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STANNARD, JOSEPH (1797–1830), painter, was born at Norwich on 13 Sept. 1797. He was for a short time a pupil of Robert Ladbrooke [q. v.], and became an eminent member of the Norwich school. He painted chiefly river and coast scenes and shipping with much of the feeling of the Dutch artists, whose works he studied and copied during a visit to Holland in 1821. Stannard first exhibited with the Norwich Society in 1811, and he was one of the members who seceded from it in 1816; he contributed to the Royal Academy and British Institution between 1820 and 1829. His best known picture is the ‘Water Frolic at Thorpe,’ now in the Norwich Castle museum. He practised etching, and published a set of plates of Norfolk scenery. He had always delicate health, and died at Norwich on 7 Dec. 1830. A portrait of him, painted by George Clint, is in the Norwich Museum, and another, by Sir W. Beechey, belongs to Mr. J. J. Colman. Stannard married Emily Coppin, an excellent painter of fruit, flowers, and still-life, for works of which class she received three gold medals from the Society of Arts; she died at Norwich on 6 Jan. 1885, at the age of eighty-two.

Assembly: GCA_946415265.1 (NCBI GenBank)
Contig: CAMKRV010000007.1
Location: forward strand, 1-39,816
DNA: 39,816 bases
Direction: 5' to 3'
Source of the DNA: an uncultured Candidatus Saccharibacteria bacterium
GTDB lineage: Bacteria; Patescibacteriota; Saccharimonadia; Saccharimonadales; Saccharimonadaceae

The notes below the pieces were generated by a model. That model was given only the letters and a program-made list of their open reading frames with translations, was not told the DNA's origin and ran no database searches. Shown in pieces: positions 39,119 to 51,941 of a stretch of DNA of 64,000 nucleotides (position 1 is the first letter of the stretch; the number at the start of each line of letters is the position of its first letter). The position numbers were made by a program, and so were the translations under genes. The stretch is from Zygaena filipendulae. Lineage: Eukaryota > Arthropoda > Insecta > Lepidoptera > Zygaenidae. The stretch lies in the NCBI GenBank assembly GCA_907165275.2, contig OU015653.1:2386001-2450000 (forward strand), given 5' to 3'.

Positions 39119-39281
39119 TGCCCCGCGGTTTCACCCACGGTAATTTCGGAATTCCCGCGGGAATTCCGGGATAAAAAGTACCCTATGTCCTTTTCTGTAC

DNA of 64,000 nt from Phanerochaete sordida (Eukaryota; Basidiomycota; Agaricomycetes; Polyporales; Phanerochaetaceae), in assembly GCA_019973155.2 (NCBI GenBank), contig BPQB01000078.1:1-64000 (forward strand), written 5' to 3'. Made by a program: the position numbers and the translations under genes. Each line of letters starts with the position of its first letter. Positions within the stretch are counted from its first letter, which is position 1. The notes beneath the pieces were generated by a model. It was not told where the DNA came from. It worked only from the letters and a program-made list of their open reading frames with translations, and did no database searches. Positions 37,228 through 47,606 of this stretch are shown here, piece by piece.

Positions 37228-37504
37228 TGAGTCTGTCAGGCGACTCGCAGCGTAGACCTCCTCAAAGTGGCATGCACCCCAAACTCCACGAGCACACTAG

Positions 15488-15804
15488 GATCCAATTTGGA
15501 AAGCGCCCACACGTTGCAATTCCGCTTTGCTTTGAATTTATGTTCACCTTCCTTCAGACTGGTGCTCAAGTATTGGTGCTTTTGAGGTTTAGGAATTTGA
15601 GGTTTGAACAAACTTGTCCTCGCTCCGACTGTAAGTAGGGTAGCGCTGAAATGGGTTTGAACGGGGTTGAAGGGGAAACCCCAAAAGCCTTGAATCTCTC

Alfred Stannard (1806–1889), younger brother of Joseph, painted landscapes in the style characteristic of the Norwich school. A ‘River Scene with Mill’ by him is in the Norwich Museum. He died in 1889. He had a son, Alfred George, who painted landscapes, and died in 1885; and a daughter, who was a painter of fruit and flowers.

[Redgrave's Dict. of Artists; Catalogue of the Norwich Castle Museum; Wodderspoon's John Crome and his Works; Norfolk Chronicle, 1830 and 1885; information from Mr. James Reeve.]

F. M. O'D.